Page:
A potential home owner bumped an older MBN discussion to ask about former grow-op homes and one helpful answered her question.
"Unfortunately the "Grow Op" disclosure will always have to be reported when selling which scares many potential buyers, and yes, many lenders simply won't finance an ex grow op, even after full remediation, at least here in BC," one anonymous broker replied to an inquiry. "In my own opinion a fully remediated grow op property should be like any other house: no issues or concerns but the stigma still remains and people/banks have fears of incomplete remediation. Just like a car repaired after an accident."
Brokers across the country are calling for complete disclosure when it comes to former marijuana grow-ops and one industry leader believes any house known to have formerly housed a grow-op should be demolished.
“I think it should be disclosed at the very least but they should be torn down,” Mark Goode of Dominion Lending Centres Mortgage Man told MortgageBrokerNews.ca.
And in the province of Ontario, some townships have been doing just that.
“Some municipalities are tearing the buildings down because they’re worried about the recourse,” Goode said. “If someone in the building gets sick or gets cancer, they’re worried about that.”
Problems arise, however, when it is a rental house being used as a grow-up. Often, the owners aren’t made aware that their tenants are illegally growing marijuana and it is the owners who bear the brunt of any recourse.
“In the future, going forward, Realtors and lawyers are suggesting to those buying rental properties that they make sure the renters put utilities in their name so they aren’t liable for any recourse for hydro if it’s been stolen for a grow-op,” Goode said. “If the utilities are in the homeowner’s name they will be responsible for paying the funds for any stolen hydro.”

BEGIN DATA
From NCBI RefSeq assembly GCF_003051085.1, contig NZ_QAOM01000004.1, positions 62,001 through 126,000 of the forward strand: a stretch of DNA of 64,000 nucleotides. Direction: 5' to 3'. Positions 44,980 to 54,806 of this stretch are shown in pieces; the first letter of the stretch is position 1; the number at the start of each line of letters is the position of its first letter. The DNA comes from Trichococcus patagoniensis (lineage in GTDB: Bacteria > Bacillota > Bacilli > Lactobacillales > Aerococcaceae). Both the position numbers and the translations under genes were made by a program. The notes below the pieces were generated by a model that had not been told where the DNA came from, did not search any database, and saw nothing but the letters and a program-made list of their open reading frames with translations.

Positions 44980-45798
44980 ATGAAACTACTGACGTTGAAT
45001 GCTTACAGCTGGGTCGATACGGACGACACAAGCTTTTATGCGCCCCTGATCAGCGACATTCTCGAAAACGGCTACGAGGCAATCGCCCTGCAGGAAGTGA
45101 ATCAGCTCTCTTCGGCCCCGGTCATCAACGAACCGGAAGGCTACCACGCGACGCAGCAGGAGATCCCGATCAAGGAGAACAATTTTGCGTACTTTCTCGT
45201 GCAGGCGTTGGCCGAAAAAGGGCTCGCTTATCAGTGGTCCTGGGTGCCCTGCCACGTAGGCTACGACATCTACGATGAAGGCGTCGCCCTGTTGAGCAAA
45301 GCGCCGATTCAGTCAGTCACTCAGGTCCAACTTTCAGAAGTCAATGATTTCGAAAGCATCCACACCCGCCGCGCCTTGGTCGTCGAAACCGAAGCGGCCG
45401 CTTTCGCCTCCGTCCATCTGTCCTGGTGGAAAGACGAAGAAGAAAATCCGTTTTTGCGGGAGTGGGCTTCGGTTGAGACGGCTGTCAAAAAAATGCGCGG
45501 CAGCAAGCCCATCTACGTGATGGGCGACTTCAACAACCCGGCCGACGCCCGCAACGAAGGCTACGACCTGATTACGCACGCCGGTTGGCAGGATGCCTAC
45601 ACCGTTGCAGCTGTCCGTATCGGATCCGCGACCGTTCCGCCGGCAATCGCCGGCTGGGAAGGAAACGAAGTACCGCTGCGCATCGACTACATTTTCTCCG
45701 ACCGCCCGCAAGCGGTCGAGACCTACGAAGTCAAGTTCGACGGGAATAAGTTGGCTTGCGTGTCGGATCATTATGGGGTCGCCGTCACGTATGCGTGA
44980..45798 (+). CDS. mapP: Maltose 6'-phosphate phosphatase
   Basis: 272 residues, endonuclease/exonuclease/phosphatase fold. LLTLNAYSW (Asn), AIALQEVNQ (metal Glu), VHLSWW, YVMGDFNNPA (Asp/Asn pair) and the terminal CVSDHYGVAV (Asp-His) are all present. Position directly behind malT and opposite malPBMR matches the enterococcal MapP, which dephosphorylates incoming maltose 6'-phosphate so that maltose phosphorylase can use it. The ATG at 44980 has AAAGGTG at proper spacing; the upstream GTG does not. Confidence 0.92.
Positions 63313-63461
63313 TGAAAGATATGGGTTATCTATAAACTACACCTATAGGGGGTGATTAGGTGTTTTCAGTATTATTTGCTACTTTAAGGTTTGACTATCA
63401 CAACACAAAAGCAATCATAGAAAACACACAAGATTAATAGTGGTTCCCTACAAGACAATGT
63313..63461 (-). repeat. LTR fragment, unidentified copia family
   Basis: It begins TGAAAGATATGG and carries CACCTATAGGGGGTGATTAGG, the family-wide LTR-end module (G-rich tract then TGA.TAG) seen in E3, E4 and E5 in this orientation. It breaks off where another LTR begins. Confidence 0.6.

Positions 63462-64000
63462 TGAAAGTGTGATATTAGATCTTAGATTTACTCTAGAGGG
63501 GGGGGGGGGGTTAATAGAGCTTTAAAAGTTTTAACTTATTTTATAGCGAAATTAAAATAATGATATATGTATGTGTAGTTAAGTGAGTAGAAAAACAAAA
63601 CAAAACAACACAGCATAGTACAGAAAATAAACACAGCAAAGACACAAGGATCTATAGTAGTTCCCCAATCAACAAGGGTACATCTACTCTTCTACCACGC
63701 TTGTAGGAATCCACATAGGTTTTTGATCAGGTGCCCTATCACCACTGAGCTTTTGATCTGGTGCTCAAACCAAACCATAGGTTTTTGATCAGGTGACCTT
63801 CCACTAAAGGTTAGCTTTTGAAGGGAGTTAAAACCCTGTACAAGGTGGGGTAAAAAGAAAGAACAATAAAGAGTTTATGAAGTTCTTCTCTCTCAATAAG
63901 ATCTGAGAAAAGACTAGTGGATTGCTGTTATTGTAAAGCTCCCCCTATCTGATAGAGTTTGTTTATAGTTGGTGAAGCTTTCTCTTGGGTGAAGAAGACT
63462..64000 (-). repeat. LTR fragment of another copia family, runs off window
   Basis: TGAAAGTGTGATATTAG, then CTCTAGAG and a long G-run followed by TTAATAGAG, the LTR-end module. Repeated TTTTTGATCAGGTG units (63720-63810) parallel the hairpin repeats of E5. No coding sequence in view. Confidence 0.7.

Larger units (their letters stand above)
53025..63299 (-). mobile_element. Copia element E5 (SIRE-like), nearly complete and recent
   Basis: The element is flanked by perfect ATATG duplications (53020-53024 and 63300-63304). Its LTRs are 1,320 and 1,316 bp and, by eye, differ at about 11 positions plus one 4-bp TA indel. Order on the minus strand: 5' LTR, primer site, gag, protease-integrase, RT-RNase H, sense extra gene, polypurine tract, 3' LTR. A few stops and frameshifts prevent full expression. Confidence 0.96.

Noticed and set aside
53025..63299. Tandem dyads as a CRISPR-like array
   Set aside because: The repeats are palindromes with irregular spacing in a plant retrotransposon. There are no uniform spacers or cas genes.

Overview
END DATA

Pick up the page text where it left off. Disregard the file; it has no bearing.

For his part, Goode pulled out of a personal deal as soon as he found out the house had formerly been used to grow marijuana. He cited concerns about unknowns pertaining to long-term ramifications.
“I personally looked at a former grow up house, myself and I turned it down,” Goode said. “I found out about it after; I wouldn’t be able to live with myself if my son got sick when I tried to save a little money on a house.”
As for communities that are home to a government sanctioned grow-up, Goode feels that property prices shouldn’t be negatively affected.
“It doesn’t do much damage outside – it dissipates in the air; I don’t think it will devalue property prices in the area.”
Currently, grow-op houses are red flagged in CMHC’s database and “the lender, the broker, the purchaser should all be made aware if it is a former grow-op,” Goode said.